Trump's bluster doesn't beat a virus, calm a restive nation
“Some people don't love me,” he allowed. “Maybe.” On February 5 in the White House residence, Trump had watched all the Republican senators, save Mitt Romney of Utah, dutifully vote to acquit, ending the third impeachment trial in US history.PTI | Washington DC | Updated: 06-07-2020 11:45 IST | Created: 06-07-2020 11:43 IST
A not long afternoon on February 6, President Donald Trump strode into the elegant East Room of the White House. The night before, his impeachment trial had ended with an acquittal in the Republican-controlled Senate. It was time to gloat and settle scores. "It was evil," Trump said of the attempt to end his presidency. "It was corrupt. It was dirty cops. It was leakers and liars." It was also soon forgotten. On February 6, in California, a 57-year-old woman was found dead in her home of natural causes then unknown. When her autopsy report came out, officials said her death had been the first from COVID-19 in the U.S.
The "invisible enemy" was on the move. And civil unrest over racial injustice would soon claw at the country. If that were not enough, there came a fresh round of angst over Russia, and America would ask whether Trump had the backs of troops targeted by bounty hunters in Afghanistan. For Trump, the virus has been the most persistent of those problems. But he has not even tried to make a common health crisis the subject of national common ground and serious purpose. He has refused to wear a mask, setting off a culture war in the process as his followers took their cues from him.
Instead, he spoke about preening with a mask when the cameras were off: "I had a mask on," he said this past week. "I sort of liked the way I looked ... like the Lone Ranger." These are times of pain, mass death, fear, and deprivation, and the Trump show may be losing its allure, exposing the empty space once filled by the empathy and seriousness of presidents leading in a crisis. Bluster isn't beating the virus; belligerence isn't calming a restive nation.
Angry and scornful at every turn, Trump used the totems of Mount Rushmore as his backdrop to play on the country's racial divisions, denouncing the "bad, evil people" behind protests for racial justice. He then made a steamy Fourth of July salute to America on the White House South Lawn his platform to assail "the radical left, the anarchists, the agitators, the looters," and, for good measure, people with "absolutely no clue." "If he could change, he would," said Cal Jillson, a presidential scholar at Southern Methodist University in Dallas. "It's not helping him now. It's just nonstop. It is habitual and incurable. He is who he is." Over three and a half years Trump exhausted much of the country while exhilarating some of it, with his constant brawls, invented realities, outlier ways, and pop-up dramas of his own making. Into summer, one could wonder whether Trump had finally exhausted even himself.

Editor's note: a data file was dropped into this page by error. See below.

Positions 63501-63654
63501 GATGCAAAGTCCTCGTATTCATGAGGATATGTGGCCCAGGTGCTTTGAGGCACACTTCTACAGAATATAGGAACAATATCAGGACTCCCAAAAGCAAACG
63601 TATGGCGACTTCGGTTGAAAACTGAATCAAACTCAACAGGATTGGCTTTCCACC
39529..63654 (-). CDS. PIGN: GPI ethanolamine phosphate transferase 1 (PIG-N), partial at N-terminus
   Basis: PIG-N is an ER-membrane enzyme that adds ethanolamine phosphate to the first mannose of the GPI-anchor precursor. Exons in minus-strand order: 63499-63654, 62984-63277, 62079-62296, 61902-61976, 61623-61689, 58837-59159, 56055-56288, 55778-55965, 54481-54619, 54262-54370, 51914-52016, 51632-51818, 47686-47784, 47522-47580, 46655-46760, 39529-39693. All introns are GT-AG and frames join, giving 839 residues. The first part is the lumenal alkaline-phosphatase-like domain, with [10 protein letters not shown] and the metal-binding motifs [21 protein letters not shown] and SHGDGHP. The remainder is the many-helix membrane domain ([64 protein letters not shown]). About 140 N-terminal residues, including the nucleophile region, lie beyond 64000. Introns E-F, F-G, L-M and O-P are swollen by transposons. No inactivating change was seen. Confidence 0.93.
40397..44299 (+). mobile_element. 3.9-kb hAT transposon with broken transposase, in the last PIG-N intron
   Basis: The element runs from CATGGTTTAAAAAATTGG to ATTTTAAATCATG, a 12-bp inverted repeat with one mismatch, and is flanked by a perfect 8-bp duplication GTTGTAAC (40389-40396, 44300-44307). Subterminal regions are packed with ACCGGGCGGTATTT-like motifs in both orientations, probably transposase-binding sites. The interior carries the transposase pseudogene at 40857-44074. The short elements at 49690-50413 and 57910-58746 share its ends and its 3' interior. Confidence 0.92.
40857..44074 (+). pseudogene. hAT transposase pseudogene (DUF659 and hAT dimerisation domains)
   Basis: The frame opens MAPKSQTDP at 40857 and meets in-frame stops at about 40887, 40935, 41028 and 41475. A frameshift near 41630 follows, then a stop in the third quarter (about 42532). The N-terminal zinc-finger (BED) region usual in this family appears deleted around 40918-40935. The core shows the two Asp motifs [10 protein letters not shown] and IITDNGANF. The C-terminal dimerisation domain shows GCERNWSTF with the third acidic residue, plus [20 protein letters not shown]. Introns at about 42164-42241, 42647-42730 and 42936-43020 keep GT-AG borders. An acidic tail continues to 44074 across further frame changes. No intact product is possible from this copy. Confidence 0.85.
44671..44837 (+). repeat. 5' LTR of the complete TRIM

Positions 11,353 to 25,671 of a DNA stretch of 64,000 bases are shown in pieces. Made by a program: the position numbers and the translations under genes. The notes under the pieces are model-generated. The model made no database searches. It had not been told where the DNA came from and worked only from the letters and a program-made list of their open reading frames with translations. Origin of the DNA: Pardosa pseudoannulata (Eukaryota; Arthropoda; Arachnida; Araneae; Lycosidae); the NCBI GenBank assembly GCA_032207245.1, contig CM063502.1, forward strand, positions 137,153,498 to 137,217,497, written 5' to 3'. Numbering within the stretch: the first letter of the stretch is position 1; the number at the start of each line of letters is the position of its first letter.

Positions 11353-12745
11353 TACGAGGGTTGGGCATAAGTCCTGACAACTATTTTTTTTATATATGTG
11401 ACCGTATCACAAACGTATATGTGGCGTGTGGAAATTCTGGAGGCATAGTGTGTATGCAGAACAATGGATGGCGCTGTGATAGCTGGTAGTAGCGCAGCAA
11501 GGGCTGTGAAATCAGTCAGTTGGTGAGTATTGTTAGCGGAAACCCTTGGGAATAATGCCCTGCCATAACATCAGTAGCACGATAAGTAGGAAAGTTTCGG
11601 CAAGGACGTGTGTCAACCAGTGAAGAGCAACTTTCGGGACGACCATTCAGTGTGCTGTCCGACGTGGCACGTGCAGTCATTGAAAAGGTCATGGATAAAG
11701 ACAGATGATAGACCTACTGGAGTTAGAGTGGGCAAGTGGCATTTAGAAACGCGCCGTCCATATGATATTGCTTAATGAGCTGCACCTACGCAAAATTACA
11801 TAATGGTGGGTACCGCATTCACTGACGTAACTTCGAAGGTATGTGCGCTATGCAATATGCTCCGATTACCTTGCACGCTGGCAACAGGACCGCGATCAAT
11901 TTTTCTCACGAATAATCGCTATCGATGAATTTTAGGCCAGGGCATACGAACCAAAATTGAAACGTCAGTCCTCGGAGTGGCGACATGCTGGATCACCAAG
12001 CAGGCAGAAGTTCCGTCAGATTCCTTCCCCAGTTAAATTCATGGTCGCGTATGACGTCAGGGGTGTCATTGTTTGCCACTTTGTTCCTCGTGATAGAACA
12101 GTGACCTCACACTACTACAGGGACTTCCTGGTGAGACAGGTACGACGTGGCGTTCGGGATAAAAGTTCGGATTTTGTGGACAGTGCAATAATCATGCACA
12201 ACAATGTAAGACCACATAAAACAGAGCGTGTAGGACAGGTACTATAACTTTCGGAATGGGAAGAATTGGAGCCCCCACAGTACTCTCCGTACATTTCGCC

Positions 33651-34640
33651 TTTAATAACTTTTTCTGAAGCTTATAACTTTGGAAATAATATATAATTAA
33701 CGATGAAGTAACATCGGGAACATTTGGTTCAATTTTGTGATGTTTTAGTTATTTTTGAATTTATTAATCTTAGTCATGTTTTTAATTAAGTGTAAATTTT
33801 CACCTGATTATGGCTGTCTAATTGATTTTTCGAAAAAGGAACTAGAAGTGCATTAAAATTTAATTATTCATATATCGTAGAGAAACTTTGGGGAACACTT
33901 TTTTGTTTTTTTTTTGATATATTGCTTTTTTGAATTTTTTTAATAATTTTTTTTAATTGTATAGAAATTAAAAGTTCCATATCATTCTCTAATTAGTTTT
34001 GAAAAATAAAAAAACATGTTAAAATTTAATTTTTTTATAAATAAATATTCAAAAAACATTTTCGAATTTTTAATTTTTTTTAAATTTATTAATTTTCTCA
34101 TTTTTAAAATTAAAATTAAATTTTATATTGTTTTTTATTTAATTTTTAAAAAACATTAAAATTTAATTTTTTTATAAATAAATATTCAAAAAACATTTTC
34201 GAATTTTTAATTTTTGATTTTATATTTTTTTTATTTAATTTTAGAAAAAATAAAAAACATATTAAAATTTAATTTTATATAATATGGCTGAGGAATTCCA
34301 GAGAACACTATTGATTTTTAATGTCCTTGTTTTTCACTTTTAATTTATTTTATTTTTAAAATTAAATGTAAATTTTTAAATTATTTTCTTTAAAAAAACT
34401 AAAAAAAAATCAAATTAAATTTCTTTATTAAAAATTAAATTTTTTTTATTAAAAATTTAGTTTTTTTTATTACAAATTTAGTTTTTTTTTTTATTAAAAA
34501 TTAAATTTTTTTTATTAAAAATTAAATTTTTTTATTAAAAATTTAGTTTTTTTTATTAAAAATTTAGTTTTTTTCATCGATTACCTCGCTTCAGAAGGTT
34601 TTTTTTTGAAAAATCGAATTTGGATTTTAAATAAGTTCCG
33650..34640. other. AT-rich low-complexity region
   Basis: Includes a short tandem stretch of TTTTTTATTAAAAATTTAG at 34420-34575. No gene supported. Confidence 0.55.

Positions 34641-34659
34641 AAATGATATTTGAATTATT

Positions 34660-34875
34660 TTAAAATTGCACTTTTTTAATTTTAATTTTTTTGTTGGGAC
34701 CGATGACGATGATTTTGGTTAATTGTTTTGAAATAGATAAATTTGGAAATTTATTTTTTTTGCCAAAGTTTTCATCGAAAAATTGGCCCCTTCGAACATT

Vainglorious always, Trump recently let down that front long enough to ponder the possibility that he could lose in November, not from the fabricated voting shenanigans he likes to warn about but simply because the country may not want him after all of this. "Some people don't love me," he allowed.
"Maybe." On February 5 in the White House residence, Trump had watched all the Republican senators save Mitt Romney of Utah, dutifully vote to acquit, ending the third impeachment trial in US history. His rambling, angry, 62-minute remarks the next day were meant to air out grievances and unofficially launch Trump's reelection bid — with the crucible of impeachment behind him, his so-so approval ratings unharmed, Republicans unified and the economy roaring.
The president's advisers also watched, relieved that the shadow of impeachment — which loomed first due to Russia's U.S. election interference, then his Ukraine machinations — was now behind them, letting them focus on the reelection battle ahead. The plan was taking shape: a post-trial barnstorming tour rally meant to compete with the Democratic primaries and a chance for the president to dive into the reelection fight that had animated so many of his decisions thus far in his term, according to some of the 10 current and former administration and campaign officials who requested anonymity to speak candidly for this story.
A few days earlier, the first coronavirus death outside China had been recorded, in the Philippines. Known causes of the disease in the U.S. were under a dozen. The U.S. had declared a public health emergency and restricted travel to and from China. But this was not something Trump wanted to talk about in the glow of acquittal and fog of grievance, and events had not yet forced his hand.
The day was meant to mark a new chapter in Trump's presidency. It did. But not the one the president and his people expected. Trump's whirlwind trip to India was meant to be a celebration and in some ways was. He addressed a rally crowd of 100,000 and visited the Taj Mahal.
But in a quick talk to business people at the U.S. ambassador's residence, he felt compelled to address the virus, which had begun rattling the foundation for his argument for another four years in office: the economy. Fighting jet lag and anxiety about a dive in the stock market, Trump was up much of the previous night on the phone with advisers, peppering them with questions about the potential economic fallout of the outbreak, according to the officials who spoke with The Associated Press.
"We lost almost 1,000 points yesterday on the market, and that's something," Trump told the two dozen or so business leaders. "Things like that happen where and you have it in your business all the time it had nothing to do with you; it's an outside source that nobody would have ever predicted.".